Friday, January 15, 2016

1991 Eagle Premier - Designed by AMC & Renault, Sold By Chrysler. (A Good Car That Never Had A Chance.)

This car has been kicking around Craigslist for a month or so. I remember a few years ago, when I was regularly writing this blog, the Premier had quite a few fans. I've taken the text for this post from one of my earlier posts, because, really, history hasn't changed. ;-)

The Eagle Premier was the last car born of the AMC / Renault hook-up. Contrary to popular belief, it was not a Renault 25 dressed in new clothing. The Premier, while using plenty of parts and engineering from the 25, was its own car. It was a damn good car, too.

The body was designed by Giorgietto Giugiaro. Like most of Giugiaro's designs, it's simple, tasteful and modern. It had a drag coefficient of 0.31, which was slightly lower than the Ford Taurus, a car touted for its aerodynamic shape.

Initially, there were two engine choices; the AMC designed 2.5 liter four and the 3.0 liter Peugeot-Renault-Volvo (PRV) V6. Most customers went for the V6 and by 1990 the 4 was dropped. With the V6, 60 MPH came in 10 seconds.

The interior was designed by AMC's Richard Teague. It was, at the time, unique and futuristic. Pods on the sides of the steering column housed the climate control switches, lights and wipers. The turn signal wasn't a traditional stalk, but a switch. It returned to its centered position immediately after a driver signaled a turn and a chime indicated its cancellation after completing the turn. The cabin was very roomy and, as typical with a car from Renault, the seats were extremely comfortable and supportive.

The Premiere premiered to rave reviews, but big sales never materialized. Some say that was due to the American prejudice against French cars. Other reports say that Chrysler, having bought AMC mainly for the Jeep brand, resented having to sell the Premier and did little to promote it. Chrysler had a contract to purchase 260,000 PRV engines from Renault. Rather than continue to build the car, Chrysler dropped it after 1992 and paid a penalty for the 100,000+ engines they did not purchase.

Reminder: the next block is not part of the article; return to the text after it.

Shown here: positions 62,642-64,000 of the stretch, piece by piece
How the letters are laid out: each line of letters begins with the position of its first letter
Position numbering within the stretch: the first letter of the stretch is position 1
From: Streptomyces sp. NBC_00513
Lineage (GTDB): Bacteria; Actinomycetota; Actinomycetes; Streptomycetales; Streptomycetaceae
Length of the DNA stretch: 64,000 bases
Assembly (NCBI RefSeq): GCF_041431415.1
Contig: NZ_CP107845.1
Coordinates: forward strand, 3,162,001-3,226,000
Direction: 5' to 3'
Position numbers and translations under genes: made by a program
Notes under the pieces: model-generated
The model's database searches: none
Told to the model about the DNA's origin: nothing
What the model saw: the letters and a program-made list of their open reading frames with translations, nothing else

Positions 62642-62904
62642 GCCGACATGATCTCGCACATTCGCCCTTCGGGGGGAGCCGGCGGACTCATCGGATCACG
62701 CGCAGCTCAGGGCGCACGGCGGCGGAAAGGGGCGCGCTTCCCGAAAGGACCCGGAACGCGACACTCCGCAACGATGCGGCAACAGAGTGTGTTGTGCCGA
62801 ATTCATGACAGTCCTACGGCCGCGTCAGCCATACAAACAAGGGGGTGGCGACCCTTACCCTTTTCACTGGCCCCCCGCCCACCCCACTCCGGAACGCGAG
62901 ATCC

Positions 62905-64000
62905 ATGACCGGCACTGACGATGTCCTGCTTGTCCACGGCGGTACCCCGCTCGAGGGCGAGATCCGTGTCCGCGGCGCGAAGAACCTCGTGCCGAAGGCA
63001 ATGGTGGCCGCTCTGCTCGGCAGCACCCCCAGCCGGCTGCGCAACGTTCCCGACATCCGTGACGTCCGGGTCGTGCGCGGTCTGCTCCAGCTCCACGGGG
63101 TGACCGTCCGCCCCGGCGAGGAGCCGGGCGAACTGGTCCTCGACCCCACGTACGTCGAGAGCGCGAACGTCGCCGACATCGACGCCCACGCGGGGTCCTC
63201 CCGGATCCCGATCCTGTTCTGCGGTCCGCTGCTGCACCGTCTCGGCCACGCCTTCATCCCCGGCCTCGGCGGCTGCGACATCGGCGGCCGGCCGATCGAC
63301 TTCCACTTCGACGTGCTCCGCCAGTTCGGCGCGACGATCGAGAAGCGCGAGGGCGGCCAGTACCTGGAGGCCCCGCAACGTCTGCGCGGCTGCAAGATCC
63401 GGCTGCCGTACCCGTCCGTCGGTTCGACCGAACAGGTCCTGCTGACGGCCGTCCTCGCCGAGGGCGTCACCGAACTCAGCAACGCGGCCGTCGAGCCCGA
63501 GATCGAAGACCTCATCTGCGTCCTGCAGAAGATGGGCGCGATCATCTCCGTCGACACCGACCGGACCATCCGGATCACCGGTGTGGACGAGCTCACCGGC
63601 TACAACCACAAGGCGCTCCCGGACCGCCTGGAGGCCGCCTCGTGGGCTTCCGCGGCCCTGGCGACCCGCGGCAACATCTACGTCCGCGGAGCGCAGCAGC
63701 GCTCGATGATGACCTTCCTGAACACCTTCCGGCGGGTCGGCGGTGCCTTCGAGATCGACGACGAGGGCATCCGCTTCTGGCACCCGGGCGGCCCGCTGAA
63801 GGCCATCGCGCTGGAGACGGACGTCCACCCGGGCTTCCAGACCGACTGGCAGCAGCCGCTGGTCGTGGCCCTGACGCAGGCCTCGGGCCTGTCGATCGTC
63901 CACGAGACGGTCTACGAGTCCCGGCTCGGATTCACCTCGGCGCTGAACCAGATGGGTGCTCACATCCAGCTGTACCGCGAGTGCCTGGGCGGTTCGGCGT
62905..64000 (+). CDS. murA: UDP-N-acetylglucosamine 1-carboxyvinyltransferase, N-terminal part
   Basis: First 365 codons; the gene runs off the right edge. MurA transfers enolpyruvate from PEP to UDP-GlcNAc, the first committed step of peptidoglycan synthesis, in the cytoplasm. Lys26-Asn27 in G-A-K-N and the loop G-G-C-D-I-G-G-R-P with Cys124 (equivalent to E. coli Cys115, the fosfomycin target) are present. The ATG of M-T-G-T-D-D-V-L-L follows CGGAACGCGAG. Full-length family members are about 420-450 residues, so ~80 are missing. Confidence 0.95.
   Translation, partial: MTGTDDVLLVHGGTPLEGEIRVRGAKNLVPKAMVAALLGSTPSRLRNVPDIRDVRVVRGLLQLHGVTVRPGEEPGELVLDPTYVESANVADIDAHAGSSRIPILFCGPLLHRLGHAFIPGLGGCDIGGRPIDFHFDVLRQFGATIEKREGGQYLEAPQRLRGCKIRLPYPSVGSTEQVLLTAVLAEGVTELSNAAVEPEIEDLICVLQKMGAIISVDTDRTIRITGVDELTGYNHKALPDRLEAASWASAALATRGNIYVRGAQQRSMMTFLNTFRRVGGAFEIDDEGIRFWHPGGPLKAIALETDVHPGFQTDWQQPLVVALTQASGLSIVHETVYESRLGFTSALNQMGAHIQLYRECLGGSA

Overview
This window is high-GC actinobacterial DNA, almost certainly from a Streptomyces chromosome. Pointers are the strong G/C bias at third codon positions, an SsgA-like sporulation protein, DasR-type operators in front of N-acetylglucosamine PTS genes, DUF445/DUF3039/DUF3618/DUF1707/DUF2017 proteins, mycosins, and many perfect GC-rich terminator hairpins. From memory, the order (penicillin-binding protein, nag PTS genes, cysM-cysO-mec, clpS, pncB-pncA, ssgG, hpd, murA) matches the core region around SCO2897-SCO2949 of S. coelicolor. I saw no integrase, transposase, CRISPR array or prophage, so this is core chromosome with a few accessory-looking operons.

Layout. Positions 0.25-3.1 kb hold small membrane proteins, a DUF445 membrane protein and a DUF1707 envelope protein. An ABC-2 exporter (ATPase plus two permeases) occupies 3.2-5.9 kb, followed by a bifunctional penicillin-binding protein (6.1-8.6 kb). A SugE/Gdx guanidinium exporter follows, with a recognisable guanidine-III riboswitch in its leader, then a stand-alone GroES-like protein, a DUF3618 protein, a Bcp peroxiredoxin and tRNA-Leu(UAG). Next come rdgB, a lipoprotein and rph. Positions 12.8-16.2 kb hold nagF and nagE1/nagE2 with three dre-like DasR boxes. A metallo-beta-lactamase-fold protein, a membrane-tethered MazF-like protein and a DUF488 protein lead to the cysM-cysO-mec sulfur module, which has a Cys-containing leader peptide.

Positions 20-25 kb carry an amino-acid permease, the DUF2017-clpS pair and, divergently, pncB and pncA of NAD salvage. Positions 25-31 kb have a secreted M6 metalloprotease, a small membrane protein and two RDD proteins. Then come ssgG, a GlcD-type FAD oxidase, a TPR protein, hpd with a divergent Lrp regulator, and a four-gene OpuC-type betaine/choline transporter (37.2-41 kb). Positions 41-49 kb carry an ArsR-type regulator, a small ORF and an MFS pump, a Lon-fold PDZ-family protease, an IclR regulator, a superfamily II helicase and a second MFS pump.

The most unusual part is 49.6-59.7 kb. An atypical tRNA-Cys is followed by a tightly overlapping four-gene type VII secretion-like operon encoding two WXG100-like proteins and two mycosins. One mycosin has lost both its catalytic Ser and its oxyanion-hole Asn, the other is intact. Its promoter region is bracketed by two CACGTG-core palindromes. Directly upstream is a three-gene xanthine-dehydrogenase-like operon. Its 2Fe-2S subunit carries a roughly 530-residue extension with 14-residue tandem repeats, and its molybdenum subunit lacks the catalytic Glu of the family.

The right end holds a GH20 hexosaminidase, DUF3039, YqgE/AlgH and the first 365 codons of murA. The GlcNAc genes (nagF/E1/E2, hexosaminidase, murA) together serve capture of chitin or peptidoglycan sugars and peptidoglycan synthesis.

It's rare to see a Premier on the road today. Early cars had some teething problems (mostly electrical), but by 1990 it was a reliable car. 4 cylinder cars are rare, but unless you find an extraordinary one for next to nothing, there's no real reason to want one. The V6 is a much better engine. (Yes, this is the same PRV that Volvo had so many problems with in the 264. The problems were sorted out by the time it made its way into the Premier.) It is generally agreed that the 1990 through 1992 cars are the best of the breed.

I'll take some heat for saying this, but the Premier is a viable low cost alternative to a similar era Audi, Volvo or Acura. The seller says this car "runs and drives excellent." Based on the photos, the body and interior look to be in nice shape, too.

Located in Scranton, PA, click here to see the Craigslist ad.


Unknown said...

The Dealers might not have liked the car, but Chrysler loved the car and used it as the basis for the LH car. It's always been a myth that Chrysler bought AMC for the Jeep Brand, AMC was already under contract to build Chrysler Fifth Avenues and Plymouth Fury and Dodge Diplomats...they started in 1986 a year before the merger. Chrysler was desperate for Manufacturing capacity and AMC had that in it's plants in the USA and Canada. They also had more modern technology AMC vehicles than Chrysler. The Top of the line 1990 Chrysler Imperial is based on K car technology designed at the end of the 70's, sideways front drive engines with straight rear axles. the Eagle Premier had longitude mounted engines and independent rear suspensions. The 1988 Eagle Premier was light years ahead on technology compared to any of Chrysler Products. This all above and Jeep made AMC and Chrysler a match. Chrysler could leap frog in technology, own Jeep, and have the capacity they needed.

Unknown said...

I currently own a '91 Premier ES Limited and it is one fantastic car and has not once broke down in the three months of ownership. If you are interested in owning one, I would suggest you take the time to think about it. They were rare thirty years ago and pretty much extinct now. Be prepared to answer questions to car geeks or the workers at AutoZone because you will get "an Eagle what?" every time you go get something from your local auto parts store. Also, be prepared for lengthy waits on parts and availability as well as not the best fuel mileage unless you drive on flat state routes or back roads. Other than that, they can be a great investment if you get a good one and definitely is a unique driving pleasure. They are quiet, comfortable and roomy. My brother is 6'6 and fits easily.